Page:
Vickers Freddie

Freddie Vickers

Winifred (Freddie) Mary (n’e Lambert) Vickers was born on September 4th 1918 in Liverpool, the youngest of four children. Her father was a customs official and her mother a schoolteacher. Freddie won scholarships to Merchant Taylor’s school for girls in Crosby and Newnham College, Cambridge, where she read geography.

There, she joined the Communist Party and became Secretary of the united front University Labour Federation, being a life-long friend of Arnold Kettle from these days. She married James Vickers, later to become a civil service union activist in 1940. In July 1942, she was trapped by burning felled house timbers during a bombing raid on Cambridge. Her injuries necessitated amputation of both her legs below the knees and her subsequent courage in facing the trauma was widely celebrated in the Communist Party press.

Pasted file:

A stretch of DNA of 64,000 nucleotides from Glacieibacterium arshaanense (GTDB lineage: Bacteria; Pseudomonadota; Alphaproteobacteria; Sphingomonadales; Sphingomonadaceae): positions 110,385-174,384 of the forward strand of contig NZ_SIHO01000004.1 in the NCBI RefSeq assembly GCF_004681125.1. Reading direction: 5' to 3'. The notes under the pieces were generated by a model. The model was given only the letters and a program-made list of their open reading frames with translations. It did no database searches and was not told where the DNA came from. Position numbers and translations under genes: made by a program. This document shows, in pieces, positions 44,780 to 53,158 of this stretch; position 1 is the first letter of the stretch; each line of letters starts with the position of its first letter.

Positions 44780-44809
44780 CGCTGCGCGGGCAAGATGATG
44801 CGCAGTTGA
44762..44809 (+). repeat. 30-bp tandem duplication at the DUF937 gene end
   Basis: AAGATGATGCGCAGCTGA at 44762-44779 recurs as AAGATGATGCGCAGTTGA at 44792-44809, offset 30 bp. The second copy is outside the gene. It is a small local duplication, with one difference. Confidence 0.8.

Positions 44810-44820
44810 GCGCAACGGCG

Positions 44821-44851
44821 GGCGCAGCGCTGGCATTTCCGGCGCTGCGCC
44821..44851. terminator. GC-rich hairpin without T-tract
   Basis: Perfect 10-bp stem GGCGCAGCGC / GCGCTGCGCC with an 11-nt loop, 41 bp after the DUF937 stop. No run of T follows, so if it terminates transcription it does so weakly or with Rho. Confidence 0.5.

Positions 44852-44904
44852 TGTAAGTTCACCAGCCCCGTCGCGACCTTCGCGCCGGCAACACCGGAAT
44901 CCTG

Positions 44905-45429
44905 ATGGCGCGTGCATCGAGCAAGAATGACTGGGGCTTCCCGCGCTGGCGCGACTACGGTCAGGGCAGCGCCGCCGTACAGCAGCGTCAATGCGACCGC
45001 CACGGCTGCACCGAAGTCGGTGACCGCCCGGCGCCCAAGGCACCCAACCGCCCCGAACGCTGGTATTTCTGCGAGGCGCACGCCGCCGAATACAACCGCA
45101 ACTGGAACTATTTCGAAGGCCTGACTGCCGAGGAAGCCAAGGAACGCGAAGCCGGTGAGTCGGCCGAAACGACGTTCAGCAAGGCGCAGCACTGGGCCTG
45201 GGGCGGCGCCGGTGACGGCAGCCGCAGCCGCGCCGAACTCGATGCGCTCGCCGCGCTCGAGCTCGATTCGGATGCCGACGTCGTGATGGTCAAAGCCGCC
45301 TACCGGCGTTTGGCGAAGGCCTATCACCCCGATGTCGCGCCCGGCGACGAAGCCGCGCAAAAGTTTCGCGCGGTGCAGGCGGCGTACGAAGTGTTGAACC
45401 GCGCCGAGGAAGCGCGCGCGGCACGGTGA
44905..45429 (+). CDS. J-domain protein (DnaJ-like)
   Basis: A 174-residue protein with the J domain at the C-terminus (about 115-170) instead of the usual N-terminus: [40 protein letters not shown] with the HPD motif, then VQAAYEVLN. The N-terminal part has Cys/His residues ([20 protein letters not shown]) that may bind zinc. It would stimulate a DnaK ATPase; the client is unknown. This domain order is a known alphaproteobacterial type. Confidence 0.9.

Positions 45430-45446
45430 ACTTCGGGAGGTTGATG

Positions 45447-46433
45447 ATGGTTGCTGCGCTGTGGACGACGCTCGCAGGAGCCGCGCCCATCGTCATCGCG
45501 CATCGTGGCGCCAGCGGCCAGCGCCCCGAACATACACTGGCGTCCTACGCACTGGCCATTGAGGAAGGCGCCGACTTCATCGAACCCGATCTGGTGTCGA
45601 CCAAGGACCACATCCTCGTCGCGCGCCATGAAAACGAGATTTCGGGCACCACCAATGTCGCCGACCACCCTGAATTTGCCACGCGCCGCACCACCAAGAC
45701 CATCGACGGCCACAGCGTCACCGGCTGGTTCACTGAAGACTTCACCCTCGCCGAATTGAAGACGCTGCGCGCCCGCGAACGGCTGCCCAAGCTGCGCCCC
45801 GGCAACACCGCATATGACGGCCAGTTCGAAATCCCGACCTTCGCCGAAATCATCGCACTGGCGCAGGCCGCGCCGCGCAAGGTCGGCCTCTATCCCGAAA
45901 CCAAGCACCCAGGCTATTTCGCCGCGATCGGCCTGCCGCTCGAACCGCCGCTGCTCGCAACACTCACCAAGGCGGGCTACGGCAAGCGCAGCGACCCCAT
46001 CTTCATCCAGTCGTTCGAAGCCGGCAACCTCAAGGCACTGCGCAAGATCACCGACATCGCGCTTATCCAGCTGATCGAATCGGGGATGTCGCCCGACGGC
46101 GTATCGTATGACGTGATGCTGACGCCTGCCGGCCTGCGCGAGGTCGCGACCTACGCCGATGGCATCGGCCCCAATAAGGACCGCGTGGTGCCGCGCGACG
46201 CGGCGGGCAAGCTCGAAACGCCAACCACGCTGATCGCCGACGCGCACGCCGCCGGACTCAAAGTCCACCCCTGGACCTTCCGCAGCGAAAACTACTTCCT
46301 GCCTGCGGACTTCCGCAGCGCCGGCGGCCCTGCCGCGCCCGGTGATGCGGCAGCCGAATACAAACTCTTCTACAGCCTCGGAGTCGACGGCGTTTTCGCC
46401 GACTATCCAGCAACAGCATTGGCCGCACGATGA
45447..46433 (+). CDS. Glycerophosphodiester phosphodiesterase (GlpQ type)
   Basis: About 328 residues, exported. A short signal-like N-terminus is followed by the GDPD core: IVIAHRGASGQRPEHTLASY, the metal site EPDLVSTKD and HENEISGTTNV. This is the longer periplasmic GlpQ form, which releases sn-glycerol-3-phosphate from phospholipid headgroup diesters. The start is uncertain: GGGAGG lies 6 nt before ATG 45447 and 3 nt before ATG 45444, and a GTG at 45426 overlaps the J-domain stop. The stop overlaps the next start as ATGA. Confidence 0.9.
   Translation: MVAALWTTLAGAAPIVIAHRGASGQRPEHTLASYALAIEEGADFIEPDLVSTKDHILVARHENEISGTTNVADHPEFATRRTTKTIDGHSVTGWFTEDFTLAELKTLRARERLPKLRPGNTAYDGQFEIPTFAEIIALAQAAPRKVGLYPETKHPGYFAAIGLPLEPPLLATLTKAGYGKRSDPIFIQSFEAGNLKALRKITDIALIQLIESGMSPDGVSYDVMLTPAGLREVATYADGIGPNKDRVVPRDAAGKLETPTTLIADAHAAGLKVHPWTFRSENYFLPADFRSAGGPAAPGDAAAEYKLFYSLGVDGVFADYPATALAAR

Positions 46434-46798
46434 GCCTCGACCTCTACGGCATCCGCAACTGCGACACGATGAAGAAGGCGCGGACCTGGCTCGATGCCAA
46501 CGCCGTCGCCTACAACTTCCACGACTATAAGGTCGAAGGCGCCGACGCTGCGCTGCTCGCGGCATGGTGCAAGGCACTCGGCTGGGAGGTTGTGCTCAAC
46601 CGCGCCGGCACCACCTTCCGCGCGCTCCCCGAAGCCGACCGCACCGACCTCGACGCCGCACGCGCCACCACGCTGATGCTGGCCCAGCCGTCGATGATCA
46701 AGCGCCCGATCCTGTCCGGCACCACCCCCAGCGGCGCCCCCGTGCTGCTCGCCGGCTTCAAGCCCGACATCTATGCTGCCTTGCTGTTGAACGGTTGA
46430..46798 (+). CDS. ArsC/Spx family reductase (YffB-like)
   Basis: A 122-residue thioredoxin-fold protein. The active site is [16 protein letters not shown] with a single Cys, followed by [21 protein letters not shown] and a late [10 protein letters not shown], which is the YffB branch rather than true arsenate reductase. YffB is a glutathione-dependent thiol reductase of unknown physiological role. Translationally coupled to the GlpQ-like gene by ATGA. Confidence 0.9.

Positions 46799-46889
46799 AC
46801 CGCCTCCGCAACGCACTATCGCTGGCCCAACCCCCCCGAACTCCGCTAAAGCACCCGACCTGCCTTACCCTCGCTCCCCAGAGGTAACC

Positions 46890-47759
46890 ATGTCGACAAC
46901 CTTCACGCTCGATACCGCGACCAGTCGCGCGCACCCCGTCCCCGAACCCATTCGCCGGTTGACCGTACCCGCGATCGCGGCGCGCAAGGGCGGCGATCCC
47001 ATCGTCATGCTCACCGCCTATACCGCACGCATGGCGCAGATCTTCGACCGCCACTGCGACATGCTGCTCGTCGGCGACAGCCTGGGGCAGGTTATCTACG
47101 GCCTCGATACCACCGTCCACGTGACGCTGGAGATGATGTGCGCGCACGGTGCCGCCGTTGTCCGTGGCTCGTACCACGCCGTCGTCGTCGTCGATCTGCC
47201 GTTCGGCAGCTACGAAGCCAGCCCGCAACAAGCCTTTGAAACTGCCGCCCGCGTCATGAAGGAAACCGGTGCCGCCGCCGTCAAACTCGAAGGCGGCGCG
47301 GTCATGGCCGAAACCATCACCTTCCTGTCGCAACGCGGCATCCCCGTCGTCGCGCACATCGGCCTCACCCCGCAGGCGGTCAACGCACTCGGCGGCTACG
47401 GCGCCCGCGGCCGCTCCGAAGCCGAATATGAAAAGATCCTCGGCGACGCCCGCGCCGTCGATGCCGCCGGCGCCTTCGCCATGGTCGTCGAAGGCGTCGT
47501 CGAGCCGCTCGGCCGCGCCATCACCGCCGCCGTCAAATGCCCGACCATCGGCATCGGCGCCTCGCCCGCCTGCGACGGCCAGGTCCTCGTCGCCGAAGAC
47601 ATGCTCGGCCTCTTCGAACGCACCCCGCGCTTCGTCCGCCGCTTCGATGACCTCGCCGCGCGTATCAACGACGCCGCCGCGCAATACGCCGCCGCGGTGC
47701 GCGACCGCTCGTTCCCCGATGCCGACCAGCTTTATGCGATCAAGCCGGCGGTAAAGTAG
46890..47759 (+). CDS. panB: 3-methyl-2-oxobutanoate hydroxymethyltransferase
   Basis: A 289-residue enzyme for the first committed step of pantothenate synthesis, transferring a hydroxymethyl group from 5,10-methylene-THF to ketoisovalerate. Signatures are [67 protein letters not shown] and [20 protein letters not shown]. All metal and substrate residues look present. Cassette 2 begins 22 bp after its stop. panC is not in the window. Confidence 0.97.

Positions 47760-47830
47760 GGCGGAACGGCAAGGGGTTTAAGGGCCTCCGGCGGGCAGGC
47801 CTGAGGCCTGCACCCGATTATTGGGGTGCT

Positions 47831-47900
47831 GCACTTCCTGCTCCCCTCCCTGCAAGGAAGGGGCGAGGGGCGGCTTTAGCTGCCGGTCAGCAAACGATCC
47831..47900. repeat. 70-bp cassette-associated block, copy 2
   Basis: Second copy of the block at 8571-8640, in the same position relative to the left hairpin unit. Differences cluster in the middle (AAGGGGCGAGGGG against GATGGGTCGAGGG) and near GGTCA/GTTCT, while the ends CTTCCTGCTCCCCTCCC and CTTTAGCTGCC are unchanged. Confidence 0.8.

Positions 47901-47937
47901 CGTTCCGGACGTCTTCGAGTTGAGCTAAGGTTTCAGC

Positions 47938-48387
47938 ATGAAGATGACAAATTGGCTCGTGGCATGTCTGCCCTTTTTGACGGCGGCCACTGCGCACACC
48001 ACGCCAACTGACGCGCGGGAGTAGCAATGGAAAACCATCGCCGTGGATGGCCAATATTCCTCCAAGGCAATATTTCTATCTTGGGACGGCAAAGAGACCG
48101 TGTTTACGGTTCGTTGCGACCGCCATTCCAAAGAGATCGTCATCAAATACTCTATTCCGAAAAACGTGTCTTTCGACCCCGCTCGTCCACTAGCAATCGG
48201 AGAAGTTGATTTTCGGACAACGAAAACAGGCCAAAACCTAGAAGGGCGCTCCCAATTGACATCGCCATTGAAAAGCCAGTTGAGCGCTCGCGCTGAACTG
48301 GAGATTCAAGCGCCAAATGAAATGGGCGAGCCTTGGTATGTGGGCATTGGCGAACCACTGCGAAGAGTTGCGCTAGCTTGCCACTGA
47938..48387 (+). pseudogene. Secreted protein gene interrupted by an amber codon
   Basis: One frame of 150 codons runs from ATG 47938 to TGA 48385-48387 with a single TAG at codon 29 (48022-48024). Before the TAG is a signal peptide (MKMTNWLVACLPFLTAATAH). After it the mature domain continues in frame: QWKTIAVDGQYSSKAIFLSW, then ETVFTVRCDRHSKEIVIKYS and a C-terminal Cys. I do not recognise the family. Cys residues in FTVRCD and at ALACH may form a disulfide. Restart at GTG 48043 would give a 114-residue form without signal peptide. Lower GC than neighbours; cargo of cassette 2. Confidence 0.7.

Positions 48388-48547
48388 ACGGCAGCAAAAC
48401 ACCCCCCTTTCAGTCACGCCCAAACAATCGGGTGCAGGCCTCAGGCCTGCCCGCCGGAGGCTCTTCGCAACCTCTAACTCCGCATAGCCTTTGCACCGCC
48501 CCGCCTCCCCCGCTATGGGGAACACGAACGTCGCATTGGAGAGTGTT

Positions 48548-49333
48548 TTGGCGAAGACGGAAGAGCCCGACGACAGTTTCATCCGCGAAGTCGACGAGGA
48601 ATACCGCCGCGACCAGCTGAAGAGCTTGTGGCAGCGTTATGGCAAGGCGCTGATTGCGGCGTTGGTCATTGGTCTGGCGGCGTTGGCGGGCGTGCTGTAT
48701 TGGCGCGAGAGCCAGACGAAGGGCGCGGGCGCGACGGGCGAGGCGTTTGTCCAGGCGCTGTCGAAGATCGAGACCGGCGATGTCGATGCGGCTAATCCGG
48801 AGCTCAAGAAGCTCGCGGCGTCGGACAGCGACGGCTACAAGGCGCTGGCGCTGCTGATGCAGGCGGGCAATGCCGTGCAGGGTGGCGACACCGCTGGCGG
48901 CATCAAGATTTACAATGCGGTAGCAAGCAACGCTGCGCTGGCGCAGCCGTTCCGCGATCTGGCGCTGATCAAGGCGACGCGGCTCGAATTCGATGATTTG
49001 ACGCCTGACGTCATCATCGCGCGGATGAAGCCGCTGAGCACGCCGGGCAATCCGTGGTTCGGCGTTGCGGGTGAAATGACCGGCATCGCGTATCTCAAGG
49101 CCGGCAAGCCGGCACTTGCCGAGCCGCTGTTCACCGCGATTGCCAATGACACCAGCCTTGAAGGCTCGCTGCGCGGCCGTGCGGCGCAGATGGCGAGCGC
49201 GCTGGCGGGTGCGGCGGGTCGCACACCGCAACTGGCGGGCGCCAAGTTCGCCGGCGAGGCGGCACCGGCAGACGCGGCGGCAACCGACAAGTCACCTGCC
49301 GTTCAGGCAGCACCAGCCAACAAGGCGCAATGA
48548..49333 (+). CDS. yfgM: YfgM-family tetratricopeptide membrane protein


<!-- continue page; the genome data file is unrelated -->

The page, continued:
After the war, she trained as a social worker at the LSE and then became a psychiatric social worker, first in Stoke-on-Trent and then at Paddinton and Hammersmith hospitals. Freddie became a lecturer in social work at Chiswick Polytechnic. She left the Communist Party over Hungary but never broke with her Party friends. Freddie Vickers died on March 23rd 2006, aged 87.

Guardian 6th April 2006

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